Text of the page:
As artificial intelligence and machine learning becomes increasingly more critical to our nation’s national security missions and commercial companies, graduates with artificial intelligence and related research experience are highly recruitable by industry.

A new partnership between Deloitte’s Artificial Intelligence Institute and the Ted and Karyn Hume Center for National Security and Technology has enabled the launch of the Deloitte Graduate Student Research Program on Artificial Intelligence, which aims to prepare graduate students for artificial intelligence careers by equipping them with hands-on research experience and enhanced professional and technical skills through direct access to Deloitte professionals.

“By working with Virginia Tech, we are helping to accelerate the design and development of emergent artificial intelligence and machine learning approaches in important areas like cybersecurity, fraud, waste, abuse prevention, and risk management,” said Edward Bowen, managing director of Deloitte’s AI Center of Excellence. “Deloitte has world-class platform capabilities, artificial intelligence/machine learning talent, and data assets that can help prepare graduate students for careers in these fields while developing novel solutions that support the missions of our clients.” 

The Deloitte Graduate Student Research Program on Artificial Intelligence is currently seeking students pursuing degrees in artificial intelligence and related fields to be hired as graduate research assistants. Four students will be selected to conduct fundamental research in four research topic areas: AI Assurance and Cybersecurity, AI and 5G, AI for Test and Evaluation, and AI Fraud Detection. To qualify for the program, students must be enrolled and attending Virginia Tech during the 2021-22 academic year.

Interested graduate students should visit the website to learn more to apply to the Deloitte Graduate Student Research Program on Artificial Intelligence. The deadline for application is June 30, 2021.

Each of the graduate research assistants will be advised by faculty from the Hume Center and Deloitte who will guide the students in conducting their research. The Hume Center faculty advisers hold appointments in statistics, electrical and computer engineering, and industrial systems engineering, as well as faculty status with the Commonwealth Cyber Initiative, allowing for wide engagement across academic disciplines and networks.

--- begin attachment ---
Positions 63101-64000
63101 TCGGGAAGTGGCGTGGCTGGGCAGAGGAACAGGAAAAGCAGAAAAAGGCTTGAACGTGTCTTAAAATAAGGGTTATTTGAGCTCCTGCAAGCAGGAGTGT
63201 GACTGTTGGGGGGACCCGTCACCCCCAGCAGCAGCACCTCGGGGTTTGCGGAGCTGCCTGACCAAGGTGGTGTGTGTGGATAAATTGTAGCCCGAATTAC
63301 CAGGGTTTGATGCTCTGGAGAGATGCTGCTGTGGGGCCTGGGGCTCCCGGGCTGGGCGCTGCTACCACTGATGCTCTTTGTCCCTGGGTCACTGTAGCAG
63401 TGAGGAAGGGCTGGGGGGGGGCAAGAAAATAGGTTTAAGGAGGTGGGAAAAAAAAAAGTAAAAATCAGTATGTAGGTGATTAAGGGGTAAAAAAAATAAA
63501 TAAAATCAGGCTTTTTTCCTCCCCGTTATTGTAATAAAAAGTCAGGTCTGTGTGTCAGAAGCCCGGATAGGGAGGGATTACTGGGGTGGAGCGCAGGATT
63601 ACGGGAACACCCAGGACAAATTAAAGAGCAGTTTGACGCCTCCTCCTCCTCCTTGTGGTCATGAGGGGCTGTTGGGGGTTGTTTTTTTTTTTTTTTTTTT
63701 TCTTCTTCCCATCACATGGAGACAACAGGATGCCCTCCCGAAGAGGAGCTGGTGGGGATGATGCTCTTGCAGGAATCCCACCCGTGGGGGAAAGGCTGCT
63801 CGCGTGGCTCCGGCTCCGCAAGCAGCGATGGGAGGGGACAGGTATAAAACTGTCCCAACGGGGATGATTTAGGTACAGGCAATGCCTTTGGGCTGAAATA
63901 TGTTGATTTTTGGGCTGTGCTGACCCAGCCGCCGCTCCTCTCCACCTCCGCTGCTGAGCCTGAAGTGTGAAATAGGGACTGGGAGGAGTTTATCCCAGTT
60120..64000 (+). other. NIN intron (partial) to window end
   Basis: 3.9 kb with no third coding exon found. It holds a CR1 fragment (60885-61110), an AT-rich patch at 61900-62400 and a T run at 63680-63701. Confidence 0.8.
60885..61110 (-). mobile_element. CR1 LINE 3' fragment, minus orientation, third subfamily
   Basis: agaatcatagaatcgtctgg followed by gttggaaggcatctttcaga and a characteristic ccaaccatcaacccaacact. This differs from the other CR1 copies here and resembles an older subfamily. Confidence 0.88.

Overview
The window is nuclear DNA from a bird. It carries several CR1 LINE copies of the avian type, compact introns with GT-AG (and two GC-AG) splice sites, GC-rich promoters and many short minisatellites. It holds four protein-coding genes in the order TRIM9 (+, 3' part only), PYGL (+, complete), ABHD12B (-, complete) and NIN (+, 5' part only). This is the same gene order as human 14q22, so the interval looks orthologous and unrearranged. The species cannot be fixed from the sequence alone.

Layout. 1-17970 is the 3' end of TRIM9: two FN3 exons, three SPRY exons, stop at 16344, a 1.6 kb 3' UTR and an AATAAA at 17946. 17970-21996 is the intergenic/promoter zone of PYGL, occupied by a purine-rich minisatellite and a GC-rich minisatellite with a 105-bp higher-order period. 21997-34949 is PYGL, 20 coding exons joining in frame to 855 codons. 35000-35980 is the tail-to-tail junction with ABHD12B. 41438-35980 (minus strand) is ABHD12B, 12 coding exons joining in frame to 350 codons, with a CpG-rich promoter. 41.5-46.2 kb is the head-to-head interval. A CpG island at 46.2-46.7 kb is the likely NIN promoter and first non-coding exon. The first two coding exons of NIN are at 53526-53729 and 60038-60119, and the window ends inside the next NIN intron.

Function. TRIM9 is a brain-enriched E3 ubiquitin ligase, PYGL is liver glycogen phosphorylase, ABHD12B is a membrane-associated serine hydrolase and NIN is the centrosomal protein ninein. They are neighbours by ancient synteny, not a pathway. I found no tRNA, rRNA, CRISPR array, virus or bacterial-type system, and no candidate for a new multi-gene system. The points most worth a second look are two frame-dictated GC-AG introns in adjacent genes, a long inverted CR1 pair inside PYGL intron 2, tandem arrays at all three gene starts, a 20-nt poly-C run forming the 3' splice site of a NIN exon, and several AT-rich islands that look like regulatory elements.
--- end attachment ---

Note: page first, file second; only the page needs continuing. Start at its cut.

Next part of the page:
"From health care, to environmental control, to manufacturing, to national defense and beyond, AI is at the heart of next-generation systems that center our domestic prosperity and daily lives. Graduate students with AI research experience will be highly recruitable because it shows they’re eager to take on the technical challenges of this emerging field," said Peter Beling, professor in the Grado Department of Industrial and Systems Engineering and the Hume Center. “As a faculty adviser, my students will develop new AI systems to prevent medical and financial fraud, problems of national importance.”

A core pillar of the Hume Center’s mission is to provide students with hands-on research and experiential learning activities that prepare them for careers in national security.

"Nothing is as valuable as hands-on experience. This research program is a unique opportunity for students to work on today’s complex problems in AI side-by-side with our Deloitte partners who are there to mentor the students along the way,” said Laura Freeman, a faculty adviser for the program and the Hume Center’s Intelligent Systems Lab director. 

Continued support from Deloitte allows Virginia Tech to make strides in becoming a leader in artificial intelligence research. The partnership has also resulted in 5G security research funding entitled, “Top-down 5G Networks Security Design and Implementation in Zero-Trust Network Architecture,” that includes collaboration with faculty researchers from the Commonwealth Cyber Initiative, the Hume Center, the College of Engineering, and Old Dominion University.

For questions regarding the program, contact Danielle Kauffman at

— Written by Aubrey Medina

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